Stubble: What should I call you?
Chris: Online, I’ve been stuck with “CRZ” ever since signing emails with it back in the ’90s working tech support, but you can call me Chris – it’s much shorter than “yes, that is my real name.” (I also answer to “Zim” when there are too many Chris/Christophers in the room.)
Stubble: Why did you decide to run for the mayor of Minneapolis?
Chris: I was very unhappy with the recent performance by our current mayor and city coucil, combined with distress caused by the choices it appeared we were being given in this election… and decided that I could either do a lot of complaining about it or file myself. I showed up at the Elections Department on the first day of filing, but sadly I wasn’t the first to file for mayor; I was second.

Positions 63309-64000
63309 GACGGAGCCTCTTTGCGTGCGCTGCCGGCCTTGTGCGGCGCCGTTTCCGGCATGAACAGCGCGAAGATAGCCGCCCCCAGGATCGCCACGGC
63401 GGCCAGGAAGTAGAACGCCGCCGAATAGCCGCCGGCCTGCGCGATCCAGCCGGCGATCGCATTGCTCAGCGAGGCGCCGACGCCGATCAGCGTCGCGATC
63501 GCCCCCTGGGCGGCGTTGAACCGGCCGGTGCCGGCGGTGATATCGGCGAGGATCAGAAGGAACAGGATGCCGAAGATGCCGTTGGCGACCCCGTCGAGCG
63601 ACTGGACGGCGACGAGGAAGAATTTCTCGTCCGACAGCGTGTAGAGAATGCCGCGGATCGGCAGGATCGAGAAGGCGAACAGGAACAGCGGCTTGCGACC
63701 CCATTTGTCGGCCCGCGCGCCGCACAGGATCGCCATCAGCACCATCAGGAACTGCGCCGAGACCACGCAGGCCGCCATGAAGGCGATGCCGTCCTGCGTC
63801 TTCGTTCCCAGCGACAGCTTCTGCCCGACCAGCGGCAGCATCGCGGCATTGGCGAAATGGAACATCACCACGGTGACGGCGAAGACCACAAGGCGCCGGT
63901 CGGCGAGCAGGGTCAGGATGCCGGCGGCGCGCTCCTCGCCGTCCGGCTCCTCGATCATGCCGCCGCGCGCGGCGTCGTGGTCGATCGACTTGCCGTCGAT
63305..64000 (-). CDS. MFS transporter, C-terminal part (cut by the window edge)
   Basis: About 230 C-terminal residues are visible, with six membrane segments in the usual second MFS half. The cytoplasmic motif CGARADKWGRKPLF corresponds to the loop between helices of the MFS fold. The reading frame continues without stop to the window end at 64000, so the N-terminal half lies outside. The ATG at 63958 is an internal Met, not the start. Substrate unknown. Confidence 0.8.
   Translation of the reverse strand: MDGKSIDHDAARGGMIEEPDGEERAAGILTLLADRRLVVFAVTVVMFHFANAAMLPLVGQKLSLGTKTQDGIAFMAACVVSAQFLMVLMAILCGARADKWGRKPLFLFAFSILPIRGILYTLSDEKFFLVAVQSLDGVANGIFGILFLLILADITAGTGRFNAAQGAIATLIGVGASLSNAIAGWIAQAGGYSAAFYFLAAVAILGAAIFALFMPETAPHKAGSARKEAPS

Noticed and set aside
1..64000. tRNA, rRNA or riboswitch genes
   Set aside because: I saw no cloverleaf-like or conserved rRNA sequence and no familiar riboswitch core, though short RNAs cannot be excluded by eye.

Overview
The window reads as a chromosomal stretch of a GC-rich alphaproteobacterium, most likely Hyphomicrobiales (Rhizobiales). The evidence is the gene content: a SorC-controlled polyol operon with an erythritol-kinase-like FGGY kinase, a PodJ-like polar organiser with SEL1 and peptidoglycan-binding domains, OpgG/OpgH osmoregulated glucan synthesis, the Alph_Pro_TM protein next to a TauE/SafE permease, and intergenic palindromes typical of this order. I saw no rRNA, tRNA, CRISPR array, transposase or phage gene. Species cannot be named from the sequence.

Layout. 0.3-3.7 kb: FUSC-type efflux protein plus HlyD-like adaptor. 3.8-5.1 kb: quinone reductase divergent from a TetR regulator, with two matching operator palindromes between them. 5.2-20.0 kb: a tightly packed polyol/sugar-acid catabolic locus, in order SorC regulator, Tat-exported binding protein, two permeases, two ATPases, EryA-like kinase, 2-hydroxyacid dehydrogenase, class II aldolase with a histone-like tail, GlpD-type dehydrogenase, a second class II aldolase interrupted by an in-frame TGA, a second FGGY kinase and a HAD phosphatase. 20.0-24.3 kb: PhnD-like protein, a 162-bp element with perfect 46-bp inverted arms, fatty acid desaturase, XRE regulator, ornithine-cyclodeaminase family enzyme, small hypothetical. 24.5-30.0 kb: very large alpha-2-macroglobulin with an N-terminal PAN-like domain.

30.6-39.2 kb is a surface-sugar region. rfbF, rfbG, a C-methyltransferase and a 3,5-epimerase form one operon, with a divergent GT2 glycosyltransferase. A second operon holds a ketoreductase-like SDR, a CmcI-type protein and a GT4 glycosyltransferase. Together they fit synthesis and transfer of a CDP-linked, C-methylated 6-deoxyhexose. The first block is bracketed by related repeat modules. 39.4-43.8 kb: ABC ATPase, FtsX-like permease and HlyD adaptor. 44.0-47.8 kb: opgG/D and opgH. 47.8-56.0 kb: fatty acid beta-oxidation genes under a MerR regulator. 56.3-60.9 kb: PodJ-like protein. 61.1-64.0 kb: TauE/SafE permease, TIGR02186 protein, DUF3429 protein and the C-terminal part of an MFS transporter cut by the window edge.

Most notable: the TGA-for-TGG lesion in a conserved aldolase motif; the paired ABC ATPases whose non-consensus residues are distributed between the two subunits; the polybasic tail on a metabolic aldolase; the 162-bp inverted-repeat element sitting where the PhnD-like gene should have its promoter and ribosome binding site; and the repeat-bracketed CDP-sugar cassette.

I’m not sure if you’ll ask, but let me go ahead and say that I love that we have 35 candidates. I wish we had even more! People who complain that there are too may choices probably also have trouble choosing a flavor at Sebastian Joe’s so they complain loudly about how they should carry less kinds of ice cream. It may take a little more effort to find “your” candidate under these circumstances, but isn’t it great that all of us are much more likely to be able to vote FOR somebody rather than AGAINST somebody else? More choice is usually preferable to less choice, and I feel that’s definitely the case here.
Stubble: You mention on your campaign’s facebook page that you are an “absolutely serious” candidate, what makes you so serious?